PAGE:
|Titre :||Language used during antenatal education for labour and birth : a literature review (2020)|
|Auteurs :||Lisa Cutajar ; Mary Steen ; Julie-Anne Fleet ; Allan M. Cyna|
|Type de document :||Article : texte imprimé|
|Dans :||Midirs. Midwifery Digest (Vol. 30, n° 3, September 2020)|
|Article en page(s) :||p. 307-318|
Paramédical (MeSH)Accouchement ; Anxiété ; Article de revue ; Communication ; Douleur ; Education prénatale ; Langage ; Pratique factuelle ; Sage-femme ; Travail obstétrical
Background: Until recently, little attention has been given to the language used in clinical settings. Published literature suggests that in many areas of health care there is an ubiquitous use of negative language which can adversely affect anxiety and/or pain. There appears to be a lack of insight and research relating to the language used during antenatal education for labour and birth.
Aim: The aim of this literature review was to explore the literature relating to the language utilised during antenatal education of labour and birth. A specific focus was placed on the use of positive and negative suggestions (placebo and nocebo communications).
Method : Peer-reviewed articles written in the English language and current national and international guidelines published within the last 10 years were included in this literature review. The review was undertaken from July 2019 to October 2019 and there were no restrictions on study design. This review was guided by Cooper’s five stages of literature review (1989). A comprehensive search of three electronic databases: MEDLINE, Emcare and PsycInfo, was conducted to access literature specific to antenatal education, with a focus on labour and birth and the language used by health professionals. The following key words were used with slight variations due to database categories: ‘antenatal education’, ‘labour’, ‘childbirth’, and ‘suggestions’. National and international publications were examined for references to childbirth classes, communication, labour and birth, and also reference lists of relevant articles.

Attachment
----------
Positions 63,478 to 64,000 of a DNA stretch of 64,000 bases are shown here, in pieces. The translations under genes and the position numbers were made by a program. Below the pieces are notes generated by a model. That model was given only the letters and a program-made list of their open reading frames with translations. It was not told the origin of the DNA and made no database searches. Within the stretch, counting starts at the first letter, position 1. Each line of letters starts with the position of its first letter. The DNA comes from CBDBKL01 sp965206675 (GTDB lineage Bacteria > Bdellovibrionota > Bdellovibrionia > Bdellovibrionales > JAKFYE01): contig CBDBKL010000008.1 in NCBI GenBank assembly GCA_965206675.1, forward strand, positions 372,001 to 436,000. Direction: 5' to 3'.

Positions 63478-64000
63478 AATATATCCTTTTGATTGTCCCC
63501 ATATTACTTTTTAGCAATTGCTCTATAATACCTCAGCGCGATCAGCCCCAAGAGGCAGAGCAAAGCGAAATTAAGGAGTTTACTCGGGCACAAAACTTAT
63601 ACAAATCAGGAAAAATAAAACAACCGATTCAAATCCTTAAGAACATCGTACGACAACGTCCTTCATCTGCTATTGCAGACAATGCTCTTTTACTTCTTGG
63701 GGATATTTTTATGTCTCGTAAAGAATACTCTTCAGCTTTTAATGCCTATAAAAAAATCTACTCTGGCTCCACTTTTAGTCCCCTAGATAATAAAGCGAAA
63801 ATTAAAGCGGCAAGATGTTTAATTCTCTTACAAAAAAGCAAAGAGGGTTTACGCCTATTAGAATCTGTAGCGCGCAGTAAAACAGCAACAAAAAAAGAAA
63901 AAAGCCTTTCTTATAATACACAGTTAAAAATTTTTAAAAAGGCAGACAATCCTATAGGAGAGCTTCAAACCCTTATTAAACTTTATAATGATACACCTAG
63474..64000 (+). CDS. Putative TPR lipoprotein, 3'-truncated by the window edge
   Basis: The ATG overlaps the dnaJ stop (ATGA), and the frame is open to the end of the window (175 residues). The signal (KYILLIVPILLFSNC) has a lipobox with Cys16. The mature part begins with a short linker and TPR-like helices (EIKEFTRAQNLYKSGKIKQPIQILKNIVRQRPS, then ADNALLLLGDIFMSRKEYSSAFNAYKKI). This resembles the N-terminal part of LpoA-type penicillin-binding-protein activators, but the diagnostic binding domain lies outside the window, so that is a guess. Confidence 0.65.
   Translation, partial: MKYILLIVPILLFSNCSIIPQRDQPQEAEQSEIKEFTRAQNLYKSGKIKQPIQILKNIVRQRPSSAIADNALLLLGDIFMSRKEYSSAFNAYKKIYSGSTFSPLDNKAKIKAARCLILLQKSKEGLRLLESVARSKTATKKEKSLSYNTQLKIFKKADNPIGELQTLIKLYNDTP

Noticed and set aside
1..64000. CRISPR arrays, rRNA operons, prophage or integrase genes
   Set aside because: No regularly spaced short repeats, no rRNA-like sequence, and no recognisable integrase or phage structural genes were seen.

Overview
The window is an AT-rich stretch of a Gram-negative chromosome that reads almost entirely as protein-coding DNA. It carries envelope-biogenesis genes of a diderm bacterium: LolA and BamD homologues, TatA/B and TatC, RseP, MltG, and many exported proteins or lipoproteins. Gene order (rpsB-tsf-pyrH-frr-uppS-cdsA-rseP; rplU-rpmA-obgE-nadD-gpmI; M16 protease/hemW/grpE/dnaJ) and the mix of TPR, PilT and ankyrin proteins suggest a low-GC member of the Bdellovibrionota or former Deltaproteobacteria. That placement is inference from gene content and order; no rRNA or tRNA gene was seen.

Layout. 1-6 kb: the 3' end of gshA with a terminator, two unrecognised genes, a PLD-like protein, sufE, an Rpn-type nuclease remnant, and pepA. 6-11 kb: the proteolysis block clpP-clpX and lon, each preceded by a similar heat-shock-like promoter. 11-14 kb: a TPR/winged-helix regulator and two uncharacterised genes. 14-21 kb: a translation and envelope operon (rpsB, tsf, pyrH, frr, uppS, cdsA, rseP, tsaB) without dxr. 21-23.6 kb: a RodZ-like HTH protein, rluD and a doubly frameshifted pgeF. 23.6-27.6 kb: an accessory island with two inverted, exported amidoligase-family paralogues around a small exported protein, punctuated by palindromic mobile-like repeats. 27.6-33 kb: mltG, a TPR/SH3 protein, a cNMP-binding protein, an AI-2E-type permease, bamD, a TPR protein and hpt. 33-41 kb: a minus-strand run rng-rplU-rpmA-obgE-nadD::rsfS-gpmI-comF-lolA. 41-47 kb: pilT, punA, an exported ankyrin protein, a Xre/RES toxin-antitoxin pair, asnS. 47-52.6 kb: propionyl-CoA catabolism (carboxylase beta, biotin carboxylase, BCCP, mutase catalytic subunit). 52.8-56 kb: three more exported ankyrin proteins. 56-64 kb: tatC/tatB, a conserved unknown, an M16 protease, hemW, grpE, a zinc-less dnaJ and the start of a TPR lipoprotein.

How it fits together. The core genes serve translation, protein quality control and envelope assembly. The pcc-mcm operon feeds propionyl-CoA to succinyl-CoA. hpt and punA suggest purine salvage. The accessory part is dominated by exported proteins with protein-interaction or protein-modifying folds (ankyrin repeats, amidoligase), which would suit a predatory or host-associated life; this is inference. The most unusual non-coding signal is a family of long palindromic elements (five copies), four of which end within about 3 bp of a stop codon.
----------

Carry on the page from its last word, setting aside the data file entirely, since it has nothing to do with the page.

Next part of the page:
Results : A total of 10 articles met the inclusion criteria. From the published literature included in this review, there was no consensus for a definition of ‘effective communication’ when providing maternity care. The literature identified that responding with a positive attitude and answering questions concisely during antenatal classes were essential to enable health professionals to communicate effectively. A framework consisting of five steps: listening, acceptance, utilisation, reframing and suggestion (LAURS) was identified as a potentially useful communication resource.
Conclusions : This literature review has highlighted that there is a gap in research examining language and communication used during antenatal education for labour and birth. The review also highlights that while communication has been identified as a component of respectful maternity care, a lack of evidence as to what effective communication encompasses exists.
|Localisation||Section||Support||Cote de rangement||Statut||Disponibilité|
|Bibliothèque Paramédicale||Périodiques||Périodique||MID. DIG. 20-3||Empruntable||Disponible|